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OUR SLEEP CIRCADIAN RHYTHM & OUR HEALTH!



Here are some facts you should know before we dive in:


The Circadian Rhythm of a Healthy Individual


From 10:00 am -5:00 pm - we have our highest alertness, best coordination, fastest reaction time, and greatest vascular efficiency. So common sense would tell me that we would be the most productive during these times.  But if you don't get good rest, then you might not be at your peak during these hours.  


Then as the day progresses:


6:30 pm -  Highest blood pressure 

7:00 pm -  Highest body temperature 

8:00 pm -  Lowest cortisol levels 

9:00 pm -  Melatonin secretion begins with the onset of darkness

*** Melatonin production actually occurs all day

10:00 pm- Bedtime (hopefully) 


Then as you sleep:


2:00 am - is the deepest sleep

4:00 am - lowest body temperature 

6:00-7:00 am - greatest increase in blood pressure

7:00 am - cortisol levels peak

7:30 am - Melatonin secretion stops with morning light 


So as we dive in to this Healthy circadian rhythm ... let's look at the necessary components of a good night sleep:


1). Blood pressure - Lack of sleep or lack of GOOD deep sleep can increase blood pressure levels during the day.  As blood pressure raises, then it can cause insomnia...the ability to not be able to fall asleep.  A crazy vicious cycle.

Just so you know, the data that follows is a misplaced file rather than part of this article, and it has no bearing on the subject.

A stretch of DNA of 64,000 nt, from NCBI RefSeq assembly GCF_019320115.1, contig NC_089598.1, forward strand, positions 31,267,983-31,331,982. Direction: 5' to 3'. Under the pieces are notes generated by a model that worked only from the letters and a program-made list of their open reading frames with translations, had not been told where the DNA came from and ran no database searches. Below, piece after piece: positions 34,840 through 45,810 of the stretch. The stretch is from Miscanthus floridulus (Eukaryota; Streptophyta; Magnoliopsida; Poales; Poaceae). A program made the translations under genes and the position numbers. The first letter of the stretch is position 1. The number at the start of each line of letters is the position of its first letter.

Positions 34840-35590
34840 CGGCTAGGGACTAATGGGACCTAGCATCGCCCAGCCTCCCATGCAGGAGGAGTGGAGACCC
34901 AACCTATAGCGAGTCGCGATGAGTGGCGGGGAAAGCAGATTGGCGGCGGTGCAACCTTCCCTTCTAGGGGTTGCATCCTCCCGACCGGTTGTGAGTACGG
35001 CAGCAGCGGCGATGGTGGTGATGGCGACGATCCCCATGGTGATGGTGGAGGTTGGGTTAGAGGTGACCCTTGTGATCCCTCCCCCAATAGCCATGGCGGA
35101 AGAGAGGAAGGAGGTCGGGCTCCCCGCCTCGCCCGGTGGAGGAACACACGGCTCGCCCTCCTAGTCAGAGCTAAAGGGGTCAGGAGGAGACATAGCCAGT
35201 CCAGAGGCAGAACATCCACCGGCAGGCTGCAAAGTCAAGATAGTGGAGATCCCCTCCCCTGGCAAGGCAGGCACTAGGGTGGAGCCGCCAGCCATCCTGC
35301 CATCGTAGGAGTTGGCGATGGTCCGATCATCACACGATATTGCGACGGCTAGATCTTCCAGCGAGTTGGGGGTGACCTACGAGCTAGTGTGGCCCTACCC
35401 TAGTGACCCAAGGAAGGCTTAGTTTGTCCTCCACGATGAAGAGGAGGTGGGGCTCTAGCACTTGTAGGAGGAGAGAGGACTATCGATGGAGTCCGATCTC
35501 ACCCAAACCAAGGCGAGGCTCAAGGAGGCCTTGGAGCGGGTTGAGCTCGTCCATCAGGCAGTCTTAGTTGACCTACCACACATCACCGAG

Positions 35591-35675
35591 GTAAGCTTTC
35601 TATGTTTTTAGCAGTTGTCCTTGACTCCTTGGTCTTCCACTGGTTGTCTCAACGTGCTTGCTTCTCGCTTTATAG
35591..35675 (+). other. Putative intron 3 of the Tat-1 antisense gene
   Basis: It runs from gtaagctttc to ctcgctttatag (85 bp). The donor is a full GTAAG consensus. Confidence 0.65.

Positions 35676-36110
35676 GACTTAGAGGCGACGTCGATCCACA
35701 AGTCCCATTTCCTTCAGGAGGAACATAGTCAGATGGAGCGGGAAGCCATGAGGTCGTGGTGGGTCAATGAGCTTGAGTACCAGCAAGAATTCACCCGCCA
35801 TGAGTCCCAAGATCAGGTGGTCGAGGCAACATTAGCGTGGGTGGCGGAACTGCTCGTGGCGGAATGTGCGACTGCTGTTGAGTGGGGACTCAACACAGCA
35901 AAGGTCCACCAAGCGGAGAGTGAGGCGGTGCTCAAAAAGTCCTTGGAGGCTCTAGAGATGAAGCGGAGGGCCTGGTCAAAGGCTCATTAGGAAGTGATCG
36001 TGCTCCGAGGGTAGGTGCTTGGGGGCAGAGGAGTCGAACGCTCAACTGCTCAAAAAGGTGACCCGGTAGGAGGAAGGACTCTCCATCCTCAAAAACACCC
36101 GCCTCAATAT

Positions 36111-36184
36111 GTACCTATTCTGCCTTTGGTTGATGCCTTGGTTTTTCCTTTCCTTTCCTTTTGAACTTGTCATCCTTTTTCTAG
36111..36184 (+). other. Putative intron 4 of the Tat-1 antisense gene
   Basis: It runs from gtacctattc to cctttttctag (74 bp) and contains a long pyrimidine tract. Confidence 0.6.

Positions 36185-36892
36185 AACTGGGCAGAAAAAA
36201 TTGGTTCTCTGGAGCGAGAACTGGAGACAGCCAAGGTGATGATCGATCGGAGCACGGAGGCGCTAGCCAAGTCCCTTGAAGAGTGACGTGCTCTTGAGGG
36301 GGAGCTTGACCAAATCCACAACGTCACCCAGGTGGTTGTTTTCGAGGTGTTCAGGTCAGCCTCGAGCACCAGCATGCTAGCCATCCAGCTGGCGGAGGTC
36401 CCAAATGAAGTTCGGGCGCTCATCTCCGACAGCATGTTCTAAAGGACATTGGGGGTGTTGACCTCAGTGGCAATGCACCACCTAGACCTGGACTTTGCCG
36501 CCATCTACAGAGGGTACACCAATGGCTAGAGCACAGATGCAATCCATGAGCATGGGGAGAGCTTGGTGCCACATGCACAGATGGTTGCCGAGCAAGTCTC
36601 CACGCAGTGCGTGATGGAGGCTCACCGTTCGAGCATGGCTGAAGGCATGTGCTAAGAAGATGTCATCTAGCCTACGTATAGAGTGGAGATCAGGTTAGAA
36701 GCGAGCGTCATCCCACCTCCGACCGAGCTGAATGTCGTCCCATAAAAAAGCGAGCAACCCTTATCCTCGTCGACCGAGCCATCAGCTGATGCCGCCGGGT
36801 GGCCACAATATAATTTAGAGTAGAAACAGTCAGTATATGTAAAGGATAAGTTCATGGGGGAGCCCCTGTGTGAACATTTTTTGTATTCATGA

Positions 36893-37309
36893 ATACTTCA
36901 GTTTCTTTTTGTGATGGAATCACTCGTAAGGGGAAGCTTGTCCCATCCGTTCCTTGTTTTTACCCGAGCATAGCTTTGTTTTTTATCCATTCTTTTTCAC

2). Body temperature - very important to get good sleep.  Too hot or too cold can affect the type of sleep and can wake you during the night, causing restless sleep.

3). Cortisol levels-  cortisol is our body's main stress hormone and if it's off, it can affect our sleep and cause us to wake through the night.  The 3 am phenomenon of many people waking up at night can be regulated or controlled by improving cortisol levels.  Our natural cortisol levels peak at 3 am to prepare us to be alert for the day but should not disrupt our natural circadian rhythm for good sleep.

4). Melatonin - is a natural hormone that is produced mainly by the pineal gland in the brain.  It begins at the onset of darkness or around 8:00 - 9:00 pm.  Melatonin secretion decreases as we age and can be disrupted with night shift jobs such as First responders, graveyard work, nurses, etc. and unfortunately, being overweight.  


Why do we need a good night's sleep?


Well, the most obvious would be to feel alert and energetic during the day and to be able to perform at your peak for work, exercise, studying, taking care of the kids, etc.  Our muscles need to repair and rejuvenate... and our cells need to be able to reproduce.  If this doesn't happen, we run the risk of bringing on diseases.  


One study performed on mice by a leading sleep doctor, Dr. Nedergaard at the University of Rochester found that our brain has a drainage system while we sleep that removes toxins and some of the proteins linked with Alzheimer's disease... a major progressive disease disorder that affects our memory and mental functions. 


Her team found that these toxins were removed much faster while we sleep than

when we are awake. 


We have also found that good sleep allows our blood vessels and our ever so important IMMUNE SYSTEM to repair.  As I have discussed in my previous emails, having a healthy immune system is a key component to keeping diseases from taking over... especially as we age!  Many autoimmune diseases begin with chronic lack of sleep or disrupted sleep... as the body struggles to repair!  


We also have to be aware that our sleep can contribute to such issues as diabetes strokes, depression and obesity !!


As always, be safe & be well !!  You mean the world to me!


Michelle 

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